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Five Good Things: Swept in St. Pete. 

The Padres dropped all three games at Tropicana Field this week, getting the other end of the broom by the Rays just after sweeping the Marlins in San Diego. The series started off with two painful losses, the second even more heartbreaking than the first, and concluded with another loss after having the lead.  But even through all that there were five things that caught my positive eye. Here they are:


5. Venable’s hit streak.

Friday’s game saw Chase’s streak come to an end at 12 but hit’s in three games extended the very hot of late Will Venable’s to seven. Will who seemed to had lost the advantage in the platoon to Denorfia, has been earning a lot of playing time with his bat, leaving Kyle Blanks the lesser used of the Padres outfielders.


4. Early Leads

The Padres jumped ahead to early leads in each of the first two games, with a pair of solo homers by will Venable and Carlos Quentin in the top of the first on Friday followed by a two-run shot by Chase Headley in Saturday’s contest. Unfortunately in both games, the leads were ultimately given up, as was another brief lead in the sixth on Sunday.


3. Stolen Bases

Though they haven’t been the Stealing Friars of the 1998 season, our Padres have been pretty active on the base paths this year. They swiped four bags in the first two games of the series, two by Venable and another pair split between Chris Denorfia and Everth Cabrera.

They are second in the National League with 28 swipes, having been caught only seven times. Their 80% success rate ranks them fourth in the NL.


2. Tyson Ross

Tyson Ross took over a huge mess left by rookie Burch Smith making his Major League debut. Smith had a 2-0 lead and a 1-2-3 first inning. He followed that giving up five runs in the second without getting an out before being yanked in favor of Ross with two men in scoring position.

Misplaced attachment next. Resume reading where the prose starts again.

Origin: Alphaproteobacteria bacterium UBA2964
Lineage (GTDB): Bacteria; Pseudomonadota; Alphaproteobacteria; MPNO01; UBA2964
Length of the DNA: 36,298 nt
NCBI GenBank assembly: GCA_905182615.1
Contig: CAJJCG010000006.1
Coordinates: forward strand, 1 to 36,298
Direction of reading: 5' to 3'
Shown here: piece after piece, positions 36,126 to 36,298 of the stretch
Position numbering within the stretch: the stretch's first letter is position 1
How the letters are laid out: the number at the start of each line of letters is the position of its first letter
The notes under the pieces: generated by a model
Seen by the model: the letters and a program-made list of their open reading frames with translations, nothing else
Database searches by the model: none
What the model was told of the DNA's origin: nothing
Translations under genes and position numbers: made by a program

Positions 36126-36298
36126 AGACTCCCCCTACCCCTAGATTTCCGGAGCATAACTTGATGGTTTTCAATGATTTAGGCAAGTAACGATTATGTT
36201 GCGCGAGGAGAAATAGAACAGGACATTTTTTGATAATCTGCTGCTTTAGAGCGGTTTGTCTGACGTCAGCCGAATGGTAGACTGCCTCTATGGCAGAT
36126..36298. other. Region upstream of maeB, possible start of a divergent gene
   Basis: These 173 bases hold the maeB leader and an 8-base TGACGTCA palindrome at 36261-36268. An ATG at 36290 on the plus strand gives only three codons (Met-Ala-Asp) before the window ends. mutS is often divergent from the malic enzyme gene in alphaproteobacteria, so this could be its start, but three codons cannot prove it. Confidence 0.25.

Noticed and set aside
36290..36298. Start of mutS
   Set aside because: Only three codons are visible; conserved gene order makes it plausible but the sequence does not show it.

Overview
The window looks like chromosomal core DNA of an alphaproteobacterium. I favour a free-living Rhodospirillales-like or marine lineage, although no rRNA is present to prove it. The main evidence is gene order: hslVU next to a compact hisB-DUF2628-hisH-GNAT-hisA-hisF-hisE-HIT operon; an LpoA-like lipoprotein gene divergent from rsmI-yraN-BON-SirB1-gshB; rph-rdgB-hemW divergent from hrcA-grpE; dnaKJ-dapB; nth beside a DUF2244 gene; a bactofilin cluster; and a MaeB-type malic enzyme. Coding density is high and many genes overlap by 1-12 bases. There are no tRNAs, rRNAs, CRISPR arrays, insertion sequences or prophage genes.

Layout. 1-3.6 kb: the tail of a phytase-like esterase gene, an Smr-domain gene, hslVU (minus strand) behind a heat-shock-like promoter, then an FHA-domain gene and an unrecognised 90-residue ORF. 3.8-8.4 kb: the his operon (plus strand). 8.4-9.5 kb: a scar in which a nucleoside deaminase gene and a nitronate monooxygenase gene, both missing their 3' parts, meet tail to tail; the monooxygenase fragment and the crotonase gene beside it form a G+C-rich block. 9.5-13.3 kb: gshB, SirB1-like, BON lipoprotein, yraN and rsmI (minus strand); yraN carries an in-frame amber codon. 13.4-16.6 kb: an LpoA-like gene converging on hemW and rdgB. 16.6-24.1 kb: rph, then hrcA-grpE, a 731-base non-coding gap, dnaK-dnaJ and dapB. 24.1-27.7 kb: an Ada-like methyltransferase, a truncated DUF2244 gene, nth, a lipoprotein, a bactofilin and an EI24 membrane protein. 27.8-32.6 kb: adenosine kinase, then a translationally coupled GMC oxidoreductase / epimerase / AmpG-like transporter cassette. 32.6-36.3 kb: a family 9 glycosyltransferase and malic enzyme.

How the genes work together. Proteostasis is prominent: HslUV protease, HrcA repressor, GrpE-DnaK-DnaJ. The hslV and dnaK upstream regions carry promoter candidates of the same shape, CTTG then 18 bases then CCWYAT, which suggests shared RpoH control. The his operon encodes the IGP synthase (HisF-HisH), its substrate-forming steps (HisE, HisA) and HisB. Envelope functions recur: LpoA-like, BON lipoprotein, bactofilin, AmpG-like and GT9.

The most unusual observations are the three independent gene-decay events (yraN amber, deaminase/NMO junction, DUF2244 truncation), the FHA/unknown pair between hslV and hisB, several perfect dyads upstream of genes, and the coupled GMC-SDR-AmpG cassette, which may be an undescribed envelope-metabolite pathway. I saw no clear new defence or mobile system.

Ross gave up a sac fly that was charged to Smith but that was it. He went on to pitch four shutout innings, allowing only three hits and no runs. He walked just one and struck out three, keeping the Padres in the game so they could execute…..


1. Saturday’s improbable comeback.

To tell you the truth, between the second and seventh innings of game two was one of the most boring times I had watching a game this year. It looked like the Padres were going to lose big, with nobody able to touch Jeremy Hellickson, save Headley in the first. Then something amazing happened.

With two outs and two on, Alexi Amarista hit a little excuse-me infield single that he was able to beat out on a fine play by Evan Longoria, loading the bases. Bud Black then brought in Jesus Guzman to face the righty Hellickson, having no left-handers on the bench. Guzman worked the count full before launched a towering shot down the left-field line that was fair by about 15 feet to tie the game at six all.

Jamey Wright then came in to pitch for the Rays. Cabrera reached on a throwing error by second baseman Ben Zobrist to keep the inning alive. Wright then hit Venable with a pitch before reloading the bases by walking Headley. Carlos Quentin then drew a walk to give the Padres a 7-6 lead, which they held until there were two outs in the bottom of the ninth.


So there are my five things. Hopefully it will be a lot easier to get five more in the Baltimore series that starts on Tuesday. Until then, Go Padres!



About the author: Jeremy Nash

Lifelong Padres fan born in 1978 to two San Diegans but raised in Northern California. Aspiring artist in both traditional and digital art. Raising two children the only way I know, as San Diego Sports fans. If interested in commissioned art or prints, email me at